How organizations are harnessing the power of data to drive strategic, profitable and sustainable growth
The Change Agent
The technology landscape is constantly in flux. As technology evolves, so does the customer—and their expectations are a moving target. Behind the scenes, data is quietly being collected across the enterprise, waiting to be translated into meaningful business intelligence.
Empowered by Data
Every organization has a not-so-secret weapon: data. Incredibly valuable information generated from every aspect of the enterprise. From research and development, to the supply chain, sales performance, human resources, marketing, operations as well as customer service and behavioral insights. Every activity in every facet of the business provides more data. Periphery data outside of businesses’ control, such as social media, syndicated or other public data, is critical, too.
The volume of available data is almost incomprehensible. In fact, there are an estimated 2.5 quintillion bytes of data being created every day,1 and the world’s collective data will grow from 33 zettabytes (ZB) in 2018 to 175 ZB by 2025, according to IDC.2
For organizations planning to stick around, harnessing the power of data is a business imperative because of the opportunity it holds: competitive differentiation. When armed with the knowledge and capabilities to digest data and extrapolate meaningful insights, organizations are poised to make informed and strategic decisions about all areas of the business. In turn, these data-driven decisions can help save time and money, create new revenue streams and exceed customer expectations.
A data strategy is a set of choices and decisions that together, chart a high-level course of action to achieve high-level goals. 4
Unfortunately, many organizations struggle with using data to their advantage. The reasons include:
- Overcustomized Technology: Legacy ERP systems can be overengineered to fit an enterprise’s precise needs. This level of customization becomes burdensome to maintain and scale over time.
- Costly New Technology: Replacing the old with the new, on-premise implementations can be a massive investment.
- Misguided Technology Selection: Best-in-class enterprise applications and systems demand the integration of multiple technologies; mistakes can be made in this important process, hampering connections. On the other hand, by going only with standardized platforms, organizations may sacrifice desired features and tools.
- Lack of Talent: Organizations may be eager to hire a data scientist to help them navigate their data. However, there is a shortage of data scientists equating to more than 150,000 unfilled jobs3 in the U.S.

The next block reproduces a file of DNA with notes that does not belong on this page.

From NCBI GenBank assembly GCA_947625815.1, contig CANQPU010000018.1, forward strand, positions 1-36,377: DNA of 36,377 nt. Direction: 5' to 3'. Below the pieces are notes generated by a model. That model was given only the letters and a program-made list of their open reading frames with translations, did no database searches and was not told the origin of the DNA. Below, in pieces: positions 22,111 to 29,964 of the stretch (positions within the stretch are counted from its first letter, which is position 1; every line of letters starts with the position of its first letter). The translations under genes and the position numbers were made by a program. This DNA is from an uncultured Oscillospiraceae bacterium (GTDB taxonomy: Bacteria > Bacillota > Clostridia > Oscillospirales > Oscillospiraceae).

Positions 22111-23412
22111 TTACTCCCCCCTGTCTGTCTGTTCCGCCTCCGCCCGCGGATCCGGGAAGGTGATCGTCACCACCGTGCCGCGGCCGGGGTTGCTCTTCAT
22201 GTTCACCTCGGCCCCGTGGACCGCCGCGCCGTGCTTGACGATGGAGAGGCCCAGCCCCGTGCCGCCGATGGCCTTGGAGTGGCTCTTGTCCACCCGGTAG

- Managing Expectations: If they do want to hire a data expert, organizations need to recognize the shortage of professionals with these niche skills and the high cost of employing them. Most organizations admit needing an innovator who can deliver transformational analytics solutions; many do not allocate the budget required to attract that caliber of talent.
Success with data starts with a data strategy.
A data strategy helps organizations map the business objectives, needs and priorities they’re trying to solve for with their data. It ensures future technology decisions and business activities are sound and aligned with enterprise goals. Establishing a data strategy—and reviewing it regularly—not only paves the way to informed decision-making and successful business outcomes, but it also positions the organization to competitively thrive.
In fact, research proves that productivity and profitability improve when an organization is empowered by data. Businesses that strategically leverage their data see an estimated $430 billion in productivity benefits compared to their less data-friendly peers, according to the International Institute for Analytics.5 And organizations that incorporate big data and analytics into their operations realize productivity and profitability rates that are as high as 6% greater than the competition.6 Cost and productivity efficiencies directly help the bottom line. Data puts them one step ahead and ready to apply technologies such as AI and machine learning.
Working where data meets compelling business intelligence, Amazon Web Services (AWS) leader Andy Bhaduri and Tableau leader Charles Schaefer share their points of view on data strategy, challenges and best practices for optimizing the power of enterprise data.
Data with Purpose
What are the biggest challenges you see organizations struggling with when it comes to getting the most out of their data?
Andy Bhaduri (AWS): I believe the biggest challenge for organizations today is visualizing and executing on a data transformation journey. If you ask any business or functional leader in an organization, they will have a strong grasp of their business or function and can list several ways in which they can improve their revenue, profitability or operations using data-driven insights. Similarly, organizations also have some grasp of where data already exists or sources of new data to serve the business. Traversing the path from data source to data-driven business impact is the most challenging. It not only needs deep technical capabilities at the data management layer, but also deep business understanding to model and derive insights and predictions from that data.
Charles Schaefer (Tableau): Some of the most common challenges I see are: